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Game shooting at Ragley Hall, Warwickshire

Game shooting at Ragley Hall, Warwickshire.
Ragley Hall has as its centerpiece a Palladian house designed by Robert Hooke in 1680.

Home to the Marquess and Marchioness of Hertford, the hall commands a magnificent view over parkland put together by Capability Brown and welcomes thousands of visitors each year.

It is easy to see why.

The estate has been thoughtfully arranged, and surrounding the main house are 400 acres of immaculate formal grounds.

On top of that there is Ragley Home Farm, Ragley Woodlands and Sawmill, Ragley Estate Meats, and Ragley Property Management and Maintenance.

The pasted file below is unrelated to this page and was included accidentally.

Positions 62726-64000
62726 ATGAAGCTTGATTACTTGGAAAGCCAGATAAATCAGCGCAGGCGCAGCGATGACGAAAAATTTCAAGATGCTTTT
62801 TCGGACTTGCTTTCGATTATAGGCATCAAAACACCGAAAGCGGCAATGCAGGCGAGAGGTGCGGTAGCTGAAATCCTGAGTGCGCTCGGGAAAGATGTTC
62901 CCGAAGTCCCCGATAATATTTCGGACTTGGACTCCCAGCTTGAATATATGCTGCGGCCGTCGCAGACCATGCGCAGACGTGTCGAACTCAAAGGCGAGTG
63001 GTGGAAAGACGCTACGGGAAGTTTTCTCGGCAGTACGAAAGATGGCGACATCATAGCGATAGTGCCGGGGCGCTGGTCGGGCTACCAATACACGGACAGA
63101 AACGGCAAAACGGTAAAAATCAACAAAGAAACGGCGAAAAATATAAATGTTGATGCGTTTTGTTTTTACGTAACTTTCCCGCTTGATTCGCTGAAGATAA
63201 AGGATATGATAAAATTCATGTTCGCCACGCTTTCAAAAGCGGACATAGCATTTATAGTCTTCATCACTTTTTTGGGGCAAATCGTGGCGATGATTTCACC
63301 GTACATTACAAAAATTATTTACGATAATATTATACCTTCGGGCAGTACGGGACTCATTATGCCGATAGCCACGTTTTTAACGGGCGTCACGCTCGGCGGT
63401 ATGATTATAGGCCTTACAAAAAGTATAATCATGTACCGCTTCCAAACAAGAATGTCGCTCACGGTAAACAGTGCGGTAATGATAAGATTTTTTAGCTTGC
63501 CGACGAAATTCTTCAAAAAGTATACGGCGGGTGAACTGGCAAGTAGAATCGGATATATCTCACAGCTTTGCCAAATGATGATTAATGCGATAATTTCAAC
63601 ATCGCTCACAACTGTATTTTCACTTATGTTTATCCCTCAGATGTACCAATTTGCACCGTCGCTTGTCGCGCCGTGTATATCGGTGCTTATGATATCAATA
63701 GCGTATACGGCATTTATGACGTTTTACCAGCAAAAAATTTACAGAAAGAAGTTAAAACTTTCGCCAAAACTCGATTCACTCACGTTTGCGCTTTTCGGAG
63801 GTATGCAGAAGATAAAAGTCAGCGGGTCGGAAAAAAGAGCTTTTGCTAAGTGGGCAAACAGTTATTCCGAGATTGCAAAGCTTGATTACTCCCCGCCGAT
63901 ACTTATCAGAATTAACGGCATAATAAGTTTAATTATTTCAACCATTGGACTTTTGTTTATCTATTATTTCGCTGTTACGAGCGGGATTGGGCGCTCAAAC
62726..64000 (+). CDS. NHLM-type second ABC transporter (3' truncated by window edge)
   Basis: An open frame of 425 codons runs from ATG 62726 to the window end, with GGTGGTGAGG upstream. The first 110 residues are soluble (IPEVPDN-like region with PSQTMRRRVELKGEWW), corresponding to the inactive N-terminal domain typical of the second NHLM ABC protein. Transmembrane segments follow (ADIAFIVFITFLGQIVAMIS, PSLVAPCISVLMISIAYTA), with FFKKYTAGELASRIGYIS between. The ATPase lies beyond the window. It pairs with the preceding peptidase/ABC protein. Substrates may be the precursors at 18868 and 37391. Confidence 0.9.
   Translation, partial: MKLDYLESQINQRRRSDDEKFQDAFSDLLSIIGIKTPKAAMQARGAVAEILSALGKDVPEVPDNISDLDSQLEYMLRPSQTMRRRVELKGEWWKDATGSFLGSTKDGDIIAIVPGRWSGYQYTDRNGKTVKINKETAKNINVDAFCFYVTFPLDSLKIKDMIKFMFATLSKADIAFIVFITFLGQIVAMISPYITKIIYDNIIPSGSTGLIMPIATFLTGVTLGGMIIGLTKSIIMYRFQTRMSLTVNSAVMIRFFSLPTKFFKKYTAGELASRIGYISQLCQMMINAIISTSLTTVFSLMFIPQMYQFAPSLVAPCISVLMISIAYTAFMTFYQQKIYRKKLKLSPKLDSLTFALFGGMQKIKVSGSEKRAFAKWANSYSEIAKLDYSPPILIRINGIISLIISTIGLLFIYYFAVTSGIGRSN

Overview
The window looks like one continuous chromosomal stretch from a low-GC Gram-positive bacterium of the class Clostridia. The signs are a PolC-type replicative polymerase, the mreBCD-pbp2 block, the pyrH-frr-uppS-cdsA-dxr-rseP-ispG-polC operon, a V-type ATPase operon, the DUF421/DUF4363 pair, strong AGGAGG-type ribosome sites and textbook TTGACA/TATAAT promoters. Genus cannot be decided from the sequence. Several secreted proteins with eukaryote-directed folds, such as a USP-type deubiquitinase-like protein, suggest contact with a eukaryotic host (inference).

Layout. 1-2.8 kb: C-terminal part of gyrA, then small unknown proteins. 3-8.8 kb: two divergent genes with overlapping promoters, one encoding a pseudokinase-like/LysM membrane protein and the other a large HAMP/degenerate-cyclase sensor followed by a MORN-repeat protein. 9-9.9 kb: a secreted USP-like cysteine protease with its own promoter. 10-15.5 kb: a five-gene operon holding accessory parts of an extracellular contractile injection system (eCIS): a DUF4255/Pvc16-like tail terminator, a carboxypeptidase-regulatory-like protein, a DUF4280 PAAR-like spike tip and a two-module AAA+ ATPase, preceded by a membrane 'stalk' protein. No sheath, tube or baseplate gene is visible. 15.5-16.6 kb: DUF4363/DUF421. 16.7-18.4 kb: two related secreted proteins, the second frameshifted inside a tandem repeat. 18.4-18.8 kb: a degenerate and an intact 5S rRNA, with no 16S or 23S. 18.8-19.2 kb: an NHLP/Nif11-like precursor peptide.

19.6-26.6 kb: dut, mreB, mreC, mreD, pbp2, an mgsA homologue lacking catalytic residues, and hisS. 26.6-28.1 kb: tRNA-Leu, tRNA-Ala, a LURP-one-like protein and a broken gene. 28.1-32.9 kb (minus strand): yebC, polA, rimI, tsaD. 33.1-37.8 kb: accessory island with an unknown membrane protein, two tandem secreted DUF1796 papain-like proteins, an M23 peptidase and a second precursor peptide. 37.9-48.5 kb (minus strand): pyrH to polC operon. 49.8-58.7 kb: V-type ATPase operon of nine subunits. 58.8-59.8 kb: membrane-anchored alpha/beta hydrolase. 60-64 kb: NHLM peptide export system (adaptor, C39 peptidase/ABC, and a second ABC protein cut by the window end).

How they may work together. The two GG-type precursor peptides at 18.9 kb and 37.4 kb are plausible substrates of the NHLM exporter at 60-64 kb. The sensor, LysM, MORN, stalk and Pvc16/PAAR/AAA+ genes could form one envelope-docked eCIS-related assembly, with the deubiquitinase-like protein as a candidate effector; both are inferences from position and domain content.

The meet for this day’s shooting was in the yard at Mudwalls Farm, off which stands a shoot room which was converted to accommodate shoot lunches.

It acts as a welcome and comfortable place for the guns to draw pegs and mull over the day’s events. A syndicate, the Ragley Kennels Shoot, has the shooting on the estate and has done for many seasons.

There are private days enjoyed by the family, but by and large the syndicate shoots the majority, and there is no commercial aspect associated with the shoot.

Ragley Young Guns is the ‘junior syndicate’ and I was made to feel at home by all of the Young Guns and listened in as shoot captain, Richard Beach, explained the order of the day.

Richard has been captain of the shoot for 25 years and during that time has seen it develop and grow. He treats every season as a special occasion and this is easy to see when he talks about the shoot.

The day kicked off on Quarry, where a long strip of game cover runs from left to right above the guns.